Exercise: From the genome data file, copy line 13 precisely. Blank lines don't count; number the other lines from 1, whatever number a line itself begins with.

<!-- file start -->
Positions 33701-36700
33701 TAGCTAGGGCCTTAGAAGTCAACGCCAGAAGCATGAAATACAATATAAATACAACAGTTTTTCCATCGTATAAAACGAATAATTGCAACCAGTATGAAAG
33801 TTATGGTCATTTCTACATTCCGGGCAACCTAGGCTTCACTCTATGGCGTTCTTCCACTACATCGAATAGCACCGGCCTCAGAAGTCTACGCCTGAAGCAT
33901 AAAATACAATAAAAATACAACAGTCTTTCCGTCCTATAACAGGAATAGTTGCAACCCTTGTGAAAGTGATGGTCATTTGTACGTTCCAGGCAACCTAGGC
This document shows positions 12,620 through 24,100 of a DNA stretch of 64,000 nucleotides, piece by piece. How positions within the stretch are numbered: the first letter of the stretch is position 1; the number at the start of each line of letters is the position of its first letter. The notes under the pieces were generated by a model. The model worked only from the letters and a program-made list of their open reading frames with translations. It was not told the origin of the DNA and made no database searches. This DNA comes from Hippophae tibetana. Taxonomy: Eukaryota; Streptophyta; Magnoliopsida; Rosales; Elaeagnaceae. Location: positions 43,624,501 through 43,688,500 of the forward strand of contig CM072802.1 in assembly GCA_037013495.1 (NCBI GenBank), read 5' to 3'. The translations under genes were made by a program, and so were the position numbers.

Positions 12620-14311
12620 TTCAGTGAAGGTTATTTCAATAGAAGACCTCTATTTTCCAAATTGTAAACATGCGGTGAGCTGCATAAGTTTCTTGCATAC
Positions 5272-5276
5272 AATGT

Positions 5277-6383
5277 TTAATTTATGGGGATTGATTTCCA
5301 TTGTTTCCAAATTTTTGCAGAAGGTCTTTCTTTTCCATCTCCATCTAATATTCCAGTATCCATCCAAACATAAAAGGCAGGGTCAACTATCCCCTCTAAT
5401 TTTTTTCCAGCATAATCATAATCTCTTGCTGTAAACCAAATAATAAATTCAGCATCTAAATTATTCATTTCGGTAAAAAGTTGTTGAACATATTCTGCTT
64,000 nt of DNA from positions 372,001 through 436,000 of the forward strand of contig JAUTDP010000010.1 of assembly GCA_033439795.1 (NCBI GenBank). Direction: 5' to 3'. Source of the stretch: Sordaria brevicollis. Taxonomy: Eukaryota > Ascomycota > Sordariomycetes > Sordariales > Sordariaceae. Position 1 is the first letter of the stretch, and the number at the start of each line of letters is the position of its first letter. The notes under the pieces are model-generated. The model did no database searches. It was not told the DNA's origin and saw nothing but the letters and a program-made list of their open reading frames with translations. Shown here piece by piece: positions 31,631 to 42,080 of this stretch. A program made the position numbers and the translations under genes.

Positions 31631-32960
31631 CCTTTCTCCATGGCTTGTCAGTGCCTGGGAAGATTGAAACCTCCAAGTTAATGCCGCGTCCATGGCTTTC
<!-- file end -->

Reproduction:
5401 TTTTTTCCAGCATAATCATAATCTCTTGCTGTAAACCAAATAATAAATTCAGCATCTAAATTATTCATTTCGGTAAAAAGTTGTTGAACATATTCTGCTT